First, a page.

I saw a play once which was a bit too heavy on policy and politics (education in this case). It was well done and funny, but didn't quite escape the basic problem that such pieces generally face. Theatre generally isn't the best way to advocate for your particular wonky policy proposal.
Still there was a very good line from one of the members of the play's Committee to Choose Wonky Policy (not its actual name) about a particular proposal to make the educational system, specifically admissions to higher education, more equitable and fair. The jaded and cynical well-meaning do-gooder explained to the young and not yet cynical enough do-gooder that the policy proposal would never be implemented in the current political system. Not because it wouldn't work, but because it might.
That's what I hear when I hear arguments against a universal basic income (even honest ones). Maybe there are arguments against it, but the biggest argument of all is, "A simple program that might reduce poverty without enhancing the suffering of the poors? You obviously don't know how these things work."
No policy is perfect, but only the ones that stand a chance of working get held up against the imaginary status quo of perfection. We don't spend that much money on poverty alleviation, and a lot of the money we do spend on it never gets anywhere near the people who actually need it. Maybe there are better ideas. OK, devote your life to making them happen instead of devoting your life to making sure that the poors we shall always have with us. Think less than needy people might get too much of that GIANT SUM OF MONEY? As with everything else, just increase their tax rates. That's how the tax code is supposed to "means test" things. It's suppose to make rich people for it, not take away their right to access public and publicly provided goods.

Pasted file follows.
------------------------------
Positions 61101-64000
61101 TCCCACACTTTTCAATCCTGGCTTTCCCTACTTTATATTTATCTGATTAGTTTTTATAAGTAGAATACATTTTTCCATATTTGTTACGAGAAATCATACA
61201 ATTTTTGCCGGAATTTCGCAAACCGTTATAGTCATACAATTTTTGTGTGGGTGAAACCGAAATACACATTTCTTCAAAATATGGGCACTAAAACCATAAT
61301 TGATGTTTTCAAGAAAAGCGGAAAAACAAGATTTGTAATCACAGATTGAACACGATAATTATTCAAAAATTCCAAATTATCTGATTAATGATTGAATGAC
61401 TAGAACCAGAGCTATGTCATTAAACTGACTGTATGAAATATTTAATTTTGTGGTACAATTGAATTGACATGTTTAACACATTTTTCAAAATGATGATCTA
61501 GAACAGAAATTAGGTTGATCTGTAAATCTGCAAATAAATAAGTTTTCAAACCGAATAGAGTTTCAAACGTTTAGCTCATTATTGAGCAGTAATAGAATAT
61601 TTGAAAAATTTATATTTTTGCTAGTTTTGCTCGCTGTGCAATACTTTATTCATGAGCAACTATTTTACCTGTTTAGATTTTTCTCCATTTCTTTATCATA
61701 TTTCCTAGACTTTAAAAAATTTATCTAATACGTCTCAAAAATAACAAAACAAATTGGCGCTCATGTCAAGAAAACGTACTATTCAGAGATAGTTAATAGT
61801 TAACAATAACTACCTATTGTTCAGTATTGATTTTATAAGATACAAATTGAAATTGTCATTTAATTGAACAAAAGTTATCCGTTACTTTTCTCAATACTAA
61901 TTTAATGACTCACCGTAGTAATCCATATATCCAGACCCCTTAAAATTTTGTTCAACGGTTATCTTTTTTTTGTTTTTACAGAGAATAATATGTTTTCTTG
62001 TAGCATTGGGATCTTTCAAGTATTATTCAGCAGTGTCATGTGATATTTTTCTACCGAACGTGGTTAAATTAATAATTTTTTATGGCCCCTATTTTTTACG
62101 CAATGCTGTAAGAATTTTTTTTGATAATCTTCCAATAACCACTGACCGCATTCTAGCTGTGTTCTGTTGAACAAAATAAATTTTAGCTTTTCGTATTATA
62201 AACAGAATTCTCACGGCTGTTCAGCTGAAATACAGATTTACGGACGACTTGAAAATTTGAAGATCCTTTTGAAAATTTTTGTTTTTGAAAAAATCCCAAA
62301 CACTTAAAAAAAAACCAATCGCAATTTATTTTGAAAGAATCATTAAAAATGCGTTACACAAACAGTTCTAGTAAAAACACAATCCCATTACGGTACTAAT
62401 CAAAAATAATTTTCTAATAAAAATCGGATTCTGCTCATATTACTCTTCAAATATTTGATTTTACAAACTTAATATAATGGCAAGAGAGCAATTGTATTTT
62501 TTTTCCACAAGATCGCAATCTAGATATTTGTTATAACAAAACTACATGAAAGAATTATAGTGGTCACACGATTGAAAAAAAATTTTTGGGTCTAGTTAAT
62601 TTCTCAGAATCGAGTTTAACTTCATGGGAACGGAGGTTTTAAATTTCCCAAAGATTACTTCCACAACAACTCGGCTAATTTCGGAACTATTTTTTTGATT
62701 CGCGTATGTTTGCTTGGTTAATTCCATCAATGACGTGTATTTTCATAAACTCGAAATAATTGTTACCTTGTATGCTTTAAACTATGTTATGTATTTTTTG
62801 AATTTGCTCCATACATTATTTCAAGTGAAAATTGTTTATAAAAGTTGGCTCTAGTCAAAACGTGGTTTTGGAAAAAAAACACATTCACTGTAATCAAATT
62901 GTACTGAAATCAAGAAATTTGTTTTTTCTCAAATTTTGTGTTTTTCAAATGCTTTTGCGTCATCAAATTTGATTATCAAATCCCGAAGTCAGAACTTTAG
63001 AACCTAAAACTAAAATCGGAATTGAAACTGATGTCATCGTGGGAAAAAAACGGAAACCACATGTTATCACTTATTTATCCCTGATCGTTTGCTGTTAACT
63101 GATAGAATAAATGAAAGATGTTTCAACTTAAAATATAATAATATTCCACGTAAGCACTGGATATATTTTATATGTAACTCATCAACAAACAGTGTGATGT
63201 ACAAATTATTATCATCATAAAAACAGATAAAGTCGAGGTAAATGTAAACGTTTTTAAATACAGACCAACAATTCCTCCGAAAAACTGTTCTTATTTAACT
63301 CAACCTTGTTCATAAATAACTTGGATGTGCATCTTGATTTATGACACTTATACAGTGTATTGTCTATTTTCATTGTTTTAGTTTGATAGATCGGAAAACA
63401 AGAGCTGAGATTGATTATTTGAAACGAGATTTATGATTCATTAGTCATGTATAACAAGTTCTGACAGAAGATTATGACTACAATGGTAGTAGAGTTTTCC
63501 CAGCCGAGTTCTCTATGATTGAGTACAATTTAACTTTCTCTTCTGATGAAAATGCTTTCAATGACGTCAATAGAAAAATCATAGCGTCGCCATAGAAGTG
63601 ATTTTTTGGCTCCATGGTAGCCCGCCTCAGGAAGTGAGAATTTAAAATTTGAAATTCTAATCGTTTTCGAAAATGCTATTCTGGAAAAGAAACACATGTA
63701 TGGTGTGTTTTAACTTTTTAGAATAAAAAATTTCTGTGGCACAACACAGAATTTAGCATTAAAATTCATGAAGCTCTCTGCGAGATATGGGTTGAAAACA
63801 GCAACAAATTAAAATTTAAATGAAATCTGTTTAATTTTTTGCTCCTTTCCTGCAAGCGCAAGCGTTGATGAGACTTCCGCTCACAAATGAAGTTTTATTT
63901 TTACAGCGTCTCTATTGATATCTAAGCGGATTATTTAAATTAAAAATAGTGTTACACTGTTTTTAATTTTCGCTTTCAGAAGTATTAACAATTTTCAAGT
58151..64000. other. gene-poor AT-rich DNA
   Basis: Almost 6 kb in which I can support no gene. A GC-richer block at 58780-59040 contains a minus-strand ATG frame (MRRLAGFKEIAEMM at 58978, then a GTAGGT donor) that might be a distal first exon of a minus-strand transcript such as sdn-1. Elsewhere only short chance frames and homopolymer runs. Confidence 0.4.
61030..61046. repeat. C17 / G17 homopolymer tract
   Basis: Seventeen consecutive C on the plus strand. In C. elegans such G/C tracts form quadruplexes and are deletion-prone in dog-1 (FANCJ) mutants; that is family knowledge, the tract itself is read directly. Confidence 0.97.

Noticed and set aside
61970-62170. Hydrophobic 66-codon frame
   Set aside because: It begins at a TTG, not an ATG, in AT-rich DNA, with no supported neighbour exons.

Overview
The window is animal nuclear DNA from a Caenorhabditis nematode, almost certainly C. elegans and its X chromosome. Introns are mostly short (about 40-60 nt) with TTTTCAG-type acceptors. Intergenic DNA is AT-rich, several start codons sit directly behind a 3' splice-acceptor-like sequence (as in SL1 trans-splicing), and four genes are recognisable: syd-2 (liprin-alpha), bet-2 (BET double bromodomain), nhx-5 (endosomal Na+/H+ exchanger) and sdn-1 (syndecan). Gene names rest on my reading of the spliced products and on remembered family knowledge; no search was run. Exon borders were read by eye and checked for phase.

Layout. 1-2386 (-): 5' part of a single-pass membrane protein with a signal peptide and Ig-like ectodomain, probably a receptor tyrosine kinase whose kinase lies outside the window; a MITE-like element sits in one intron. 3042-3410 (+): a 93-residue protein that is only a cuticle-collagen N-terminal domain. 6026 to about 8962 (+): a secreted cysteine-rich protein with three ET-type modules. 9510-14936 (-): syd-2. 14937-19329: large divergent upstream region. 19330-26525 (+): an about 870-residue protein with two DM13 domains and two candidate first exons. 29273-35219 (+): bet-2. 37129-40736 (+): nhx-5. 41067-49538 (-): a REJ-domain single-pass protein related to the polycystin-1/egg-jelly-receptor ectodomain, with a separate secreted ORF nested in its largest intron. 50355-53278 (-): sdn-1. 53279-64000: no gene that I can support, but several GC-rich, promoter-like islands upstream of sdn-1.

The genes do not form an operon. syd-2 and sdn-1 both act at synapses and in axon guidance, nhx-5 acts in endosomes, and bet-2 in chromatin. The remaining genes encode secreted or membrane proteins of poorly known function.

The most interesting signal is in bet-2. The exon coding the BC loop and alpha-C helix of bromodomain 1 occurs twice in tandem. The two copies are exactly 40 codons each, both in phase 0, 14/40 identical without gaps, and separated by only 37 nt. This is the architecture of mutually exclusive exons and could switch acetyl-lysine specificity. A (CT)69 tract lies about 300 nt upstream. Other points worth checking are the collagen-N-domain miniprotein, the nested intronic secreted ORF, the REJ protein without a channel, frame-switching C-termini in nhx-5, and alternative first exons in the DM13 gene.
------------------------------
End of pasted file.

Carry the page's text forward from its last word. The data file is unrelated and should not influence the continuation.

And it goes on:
We do have a Universal Basic Income in this country. For defense contractors. They seem to be pretty happy with it, though admittedly not all who experience their Freedom Bombs are.